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The Sweet Dove Died (1978)

by Barbara Pym

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6532826,838 (3.84)1 / 97
A story about the sometimes troubled truths of relationships.

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» See also 97 mentions

Showing 1-5 of 28 (next | show all)
One of Pym's most incisive and observational novels. A strange beast, this, flitting between points of view and always so darned ironic, every line left with half of it unspoken, asking the reader to intuit, and do so much of the work, but always led on by the wry human insights Pym seemed to do so well.

Leonora Eyre, independently wealthy (although not absurdly so), seems to feel an emptiness in her life but she can't quite express it. She certainly doesn't understand work, and she's not inclined towards charity, but she is too intelligent to truly enjoy the mundane circularity that weighs down the life of the ordinary person. And, yet, she's not intelligent enough to be an academic, as so many Pym characters are (one gets the sense that her grasp of poetry is half-hearted much of the time). All of this makes her an odd fit for a central character in a Pym, and perhaps this is why I found myself more absorbed by the younger characters who are more my age. James, Phoebe, and - yes - Ned, that American whom many Pymmians consider the greatest villain in her entire oeuvre, although I don't necessarily think he's any more to blame for anything than Leonora is.

This is an affecting and enjoyable read. It's an unusual Pymin that her decision to centre on Leonora puts us at more of a remove than usual from the tertiary characters, and renders James - the second most important character - as secondary himself. But I'll be glad when next Sweet Dove comes up in my Pym rotation, to enjoy its variety from the usual world of musty Pym academe, and for the pleasures she always offers as a novelist. ( )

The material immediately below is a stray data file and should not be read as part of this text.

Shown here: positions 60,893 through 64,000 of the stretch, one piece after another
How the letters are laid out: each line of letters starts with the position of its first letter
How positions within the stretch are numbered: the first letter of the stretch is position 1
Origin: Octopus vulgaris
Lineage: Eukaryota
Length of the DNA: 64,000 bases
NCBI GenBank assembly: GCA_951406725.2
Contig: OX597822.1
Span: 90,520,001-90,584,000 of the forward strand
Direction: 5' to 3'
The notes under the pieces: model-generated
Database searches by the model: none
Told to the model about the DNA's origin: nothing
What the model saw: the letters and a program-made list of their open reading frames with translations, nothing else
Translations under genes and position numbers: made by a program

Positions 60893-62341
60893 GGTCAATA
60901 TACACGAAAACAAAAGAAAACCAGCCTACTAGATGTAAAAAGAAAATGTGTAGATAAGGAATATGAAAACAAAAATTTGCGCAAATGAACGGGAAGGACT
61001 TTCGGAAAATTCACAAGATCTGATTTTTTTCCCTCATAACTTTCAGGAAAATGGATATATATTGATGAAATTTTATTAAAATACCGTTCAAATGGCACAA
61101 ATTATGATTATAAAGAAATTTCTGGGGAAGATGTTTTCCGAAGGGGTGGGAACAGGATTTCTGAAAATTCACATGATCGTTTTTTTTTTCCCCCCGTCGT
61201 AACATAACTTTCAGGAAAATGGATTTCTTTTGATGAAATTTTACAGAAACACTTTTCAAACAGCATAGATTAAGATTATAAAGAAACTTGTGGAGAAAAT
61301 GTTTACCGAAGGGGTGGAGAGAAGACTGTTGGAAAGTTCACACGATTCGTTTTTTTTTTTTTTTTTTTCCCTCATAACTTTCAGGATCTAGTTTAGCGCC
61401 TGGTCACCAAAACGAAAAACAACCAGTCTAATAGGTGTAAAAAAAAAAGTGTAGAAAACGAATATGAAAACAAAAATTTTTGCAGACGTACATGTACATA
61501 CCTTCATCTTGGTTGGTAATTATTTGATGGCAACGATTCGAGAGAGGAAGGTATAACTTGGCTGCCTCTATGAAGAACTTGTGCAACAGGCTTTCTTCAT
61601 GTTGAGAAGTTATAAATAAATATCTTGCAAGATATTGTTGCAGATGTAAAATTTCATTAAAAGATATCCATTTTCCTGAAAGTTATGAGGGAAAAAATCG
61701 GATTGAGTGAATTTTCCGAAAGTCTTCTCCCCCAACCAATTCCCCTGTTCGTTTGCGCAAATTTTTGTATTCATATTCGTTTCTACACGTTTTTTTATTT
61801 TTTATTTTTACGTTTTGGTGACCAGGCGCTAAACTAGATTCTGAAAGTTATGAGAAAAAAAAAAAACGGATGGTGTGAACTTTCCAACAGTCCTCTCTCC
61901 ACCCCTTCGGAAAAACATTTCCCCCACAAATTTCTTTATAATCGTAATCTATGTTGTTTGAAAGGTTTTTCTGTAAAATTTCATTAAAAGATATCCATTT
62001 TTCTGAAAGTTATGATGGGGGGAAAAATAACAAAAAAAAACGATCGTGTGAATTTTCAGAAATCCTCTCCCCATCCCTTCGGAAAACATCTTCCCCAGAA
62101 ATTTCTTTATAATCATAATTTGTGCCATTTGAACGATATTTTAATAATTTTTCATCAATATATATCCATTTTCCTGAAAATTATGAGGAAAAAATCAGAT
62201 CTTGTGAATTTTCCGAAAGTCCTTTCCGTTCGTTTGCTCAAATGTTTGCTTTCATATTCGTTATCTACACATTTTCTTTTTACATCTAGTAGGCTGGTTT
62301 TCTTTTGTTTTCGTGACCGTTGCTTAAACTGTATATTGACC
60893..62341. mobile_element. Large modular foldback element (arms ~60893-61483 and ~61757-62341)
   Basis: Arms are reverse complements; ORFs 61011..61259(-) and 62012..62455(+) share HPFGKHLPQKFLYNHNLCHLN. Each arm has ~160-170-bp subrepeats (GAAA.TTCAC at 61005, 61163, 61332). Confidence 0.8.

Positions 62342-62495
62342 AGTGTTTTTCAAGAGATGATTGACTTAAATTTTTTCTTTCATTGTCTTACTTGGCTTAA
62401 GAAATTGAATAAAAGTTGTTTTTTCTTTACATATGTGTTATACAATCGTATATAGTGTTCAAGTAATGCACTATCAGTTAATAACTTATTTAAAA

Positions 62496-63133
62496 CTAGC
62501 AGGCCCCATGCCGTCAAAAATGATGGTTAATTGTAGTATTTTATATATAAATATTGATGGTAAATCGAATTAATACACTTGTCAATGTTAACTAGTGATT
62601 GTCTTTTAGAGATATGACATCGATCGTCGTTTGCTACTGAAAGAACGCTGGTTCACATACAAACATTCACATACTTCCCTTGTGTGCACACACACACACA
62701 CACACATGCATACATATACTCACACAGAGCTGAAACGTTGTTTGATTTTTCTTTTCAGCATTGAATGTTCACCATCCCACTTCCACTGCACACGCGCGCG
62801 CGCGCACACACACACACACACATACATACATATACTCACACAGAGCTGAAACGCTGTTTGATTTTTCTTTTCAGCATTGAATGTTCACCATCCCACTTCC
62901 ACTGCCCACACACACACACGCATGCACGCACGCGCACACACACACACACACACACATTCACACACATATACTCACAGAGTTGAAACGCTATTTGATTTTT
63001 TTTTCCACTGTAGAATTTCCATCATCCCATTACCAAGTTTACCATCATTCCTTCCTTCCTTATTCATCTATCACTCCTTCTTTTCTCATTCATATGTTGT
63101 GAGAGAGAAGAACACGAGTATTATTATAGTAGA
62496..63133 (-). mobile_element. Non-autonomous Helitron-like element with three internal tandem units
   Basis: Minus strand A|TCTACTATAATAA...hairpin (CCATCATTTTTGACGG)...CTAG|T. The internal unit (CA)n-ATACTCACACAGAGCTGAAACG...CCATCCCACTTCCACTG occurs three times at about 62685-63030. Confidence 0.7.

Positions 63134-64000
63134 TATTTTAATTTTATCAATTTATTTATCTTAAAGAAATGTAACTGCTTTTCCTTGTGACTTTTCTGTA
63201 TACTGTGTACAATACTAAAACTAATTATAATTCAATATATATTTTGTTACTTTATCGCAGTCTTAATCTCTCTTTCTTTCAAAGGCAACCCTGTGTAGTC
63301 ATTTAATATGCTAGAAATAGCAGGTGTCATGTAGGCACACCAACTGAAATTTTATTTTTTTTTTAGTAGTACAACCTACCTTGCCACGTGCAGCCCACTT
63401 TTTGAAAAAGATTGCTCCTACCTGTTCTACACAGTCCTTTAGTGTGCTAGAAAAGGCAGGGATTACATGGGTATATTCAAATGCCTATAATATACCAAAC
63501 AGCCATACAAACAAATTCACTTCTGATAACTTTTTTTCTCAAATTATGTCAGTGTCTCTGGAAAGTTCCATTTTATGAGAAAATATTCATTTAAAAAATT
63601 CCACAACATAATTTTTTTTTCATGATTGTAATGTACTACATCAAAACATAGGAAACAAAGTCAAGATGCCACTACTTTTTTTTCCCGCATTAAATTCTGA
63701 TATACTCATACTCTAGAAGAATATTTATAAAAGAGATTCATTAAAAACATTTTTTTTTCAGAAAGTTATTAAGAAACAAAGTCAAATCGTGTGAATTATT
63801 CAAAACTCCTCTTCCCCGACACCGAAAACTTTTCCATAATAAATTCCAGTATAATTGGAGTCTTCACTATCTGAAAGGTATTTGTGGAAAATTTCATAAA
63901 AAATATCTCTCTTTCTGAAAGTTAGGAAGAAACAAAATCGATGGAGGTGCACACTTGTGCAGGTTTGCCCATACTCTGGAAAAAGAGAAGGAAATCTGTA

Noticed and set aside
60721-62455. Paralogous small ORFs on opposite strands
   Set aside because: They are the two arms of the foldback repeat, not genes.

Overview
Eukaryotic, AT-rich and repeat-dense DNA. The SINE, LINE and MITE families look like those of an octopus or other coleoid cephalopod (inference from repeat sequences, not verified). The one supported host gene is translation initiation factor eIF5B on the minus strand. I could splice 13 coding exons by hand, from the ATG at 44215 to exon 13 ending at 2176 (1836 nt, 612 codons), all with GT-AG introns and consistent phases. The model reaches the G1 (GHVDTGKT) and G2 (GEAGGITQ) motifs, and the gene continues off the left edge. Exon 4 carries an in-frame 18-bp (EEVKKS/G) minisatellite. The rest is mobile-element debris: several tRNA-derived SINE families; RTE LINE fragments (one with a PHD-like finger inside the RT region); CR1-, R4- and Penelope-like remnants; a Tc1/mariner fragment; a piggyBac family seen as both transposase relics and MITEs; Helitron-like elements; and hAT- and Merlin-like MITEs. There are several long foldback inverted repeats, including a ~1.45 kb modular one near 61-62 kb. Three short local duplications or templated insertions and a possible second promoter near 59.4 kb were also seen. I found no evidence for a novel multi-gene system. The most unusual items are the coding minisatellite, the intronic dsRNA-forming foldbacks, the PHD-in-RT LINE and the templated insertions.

therebelprince | Jun 24, 2021 |
8.23.19: This novel is rich for analysis from so many angles. Really excited to be presenting on it next month! ( )
  DrFuriosa | Dec 4, 2020 |
This was definitely less optimistic than earlier Pym novels, and less amusing, but I still found it entertaining. By the end I was sympathizing with everyone except the amoral Ned. ( )
  pgchuis | Nov 5, 2019 |
This very late entry in the Pym canon is much harder and cynical than her earlier work. It still has the elegance of phrase but more cutting, and the heroine (?) is very hard to sympathise with. As usual, one or two characters from the earlier books make very fleeting reappearances. This is not vintage Pym; but it's still beautifully written and much better than A Few Green Leaves or An Academic Question. ( )
  ponsonby | Oct 5, 2018 |
Didn't make it past page 50. And I like other Barbara Pym books. But not this one. ( )
  ReadMeAnother | Jan 29, 2018 |
Showing 1-5 of 28 (next | show all)
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» Add other authors (6 possible)

Author nameRoleType of authorWork?Status
Barbara Pymprimary authorall editionscalculated
Schuman, JackieCover designersecondary authorsome editionsconfirmed

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I had a dove, and the sweet dove died;
And I have thought it died of grieving;
O, what could it grieve for? its feet were tied
With a single thread of my own hand's weaving ...
John Keats
To R.
First words
"The sale room is no place for a women", declared Humphrey Boyce, as he and his nephew James sat having lunch with the attractive stranger they had picked up at a Bond Street sale room half an hour ago.
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(Click to show. Warning: May contain spoilers.)
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A story about the sometimes troubled truths of relationships.

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Average: (3.84)
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2 5
2.5 1
3 35
3.5 17
4 60
4.5 6
5 32


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